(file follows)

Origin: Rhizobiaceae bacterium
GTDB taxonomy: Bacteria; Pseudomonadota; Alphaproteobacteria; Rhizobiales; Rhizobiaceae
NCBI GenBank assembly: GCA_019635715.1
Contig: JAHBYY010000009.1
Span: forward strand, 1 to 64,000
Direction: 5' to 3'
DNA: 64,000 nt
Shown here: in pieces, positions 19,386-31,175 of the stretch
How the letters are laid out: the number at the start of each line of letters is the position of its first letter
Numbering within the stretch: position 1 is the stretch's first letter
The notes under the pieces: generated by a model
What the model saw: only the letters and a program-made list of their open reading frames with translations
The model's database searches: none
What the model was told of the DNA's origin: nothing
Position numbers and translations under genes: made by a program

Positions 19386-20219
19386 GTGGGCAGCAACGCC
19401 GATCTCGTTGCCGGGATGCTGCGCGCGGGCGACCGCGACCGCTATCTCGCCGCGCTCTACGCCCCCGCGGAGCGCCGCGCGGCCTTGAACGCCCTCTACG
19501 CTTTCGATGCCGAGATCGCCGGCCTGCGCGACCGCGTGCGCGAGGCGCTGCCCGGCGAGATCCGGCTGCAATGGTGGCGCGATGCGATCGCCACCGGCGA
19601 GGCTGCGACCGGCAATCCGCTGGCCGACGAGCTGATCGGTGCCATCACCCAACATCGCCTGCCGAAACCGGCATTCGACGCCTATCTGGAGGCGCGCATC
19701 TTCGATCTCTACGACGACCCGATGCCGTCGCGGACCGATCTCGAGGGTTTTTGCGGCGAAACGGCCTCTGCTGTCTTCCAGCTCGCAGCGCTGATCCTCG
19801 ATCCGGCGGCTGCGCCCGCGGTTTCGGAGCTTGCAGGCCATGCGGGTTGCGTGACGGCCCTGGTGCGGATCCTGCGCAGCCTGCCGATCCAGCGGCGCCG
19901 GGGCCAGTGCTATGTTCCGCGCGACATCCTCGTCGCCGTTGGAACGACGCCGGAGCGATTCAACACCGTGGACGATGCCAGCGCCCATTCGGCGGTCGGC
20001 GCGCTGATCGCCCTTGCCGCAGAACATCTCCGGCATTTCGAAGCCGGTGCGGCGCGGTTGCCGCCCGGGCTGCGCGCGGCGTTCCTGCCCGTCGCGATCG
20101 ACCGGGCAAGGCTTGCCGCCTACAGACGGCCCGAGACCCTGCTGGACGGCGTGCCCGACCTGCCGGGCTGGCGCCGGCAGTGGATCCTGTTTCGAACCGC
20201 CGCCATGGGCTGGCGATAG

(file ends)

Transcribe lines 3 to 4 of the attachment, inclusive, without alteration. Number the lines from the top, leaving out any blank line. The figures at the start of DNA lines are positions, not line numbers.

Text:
NCBI GenBank assembly: GCA_019635715.1
Contig: JAHBYY010000009.1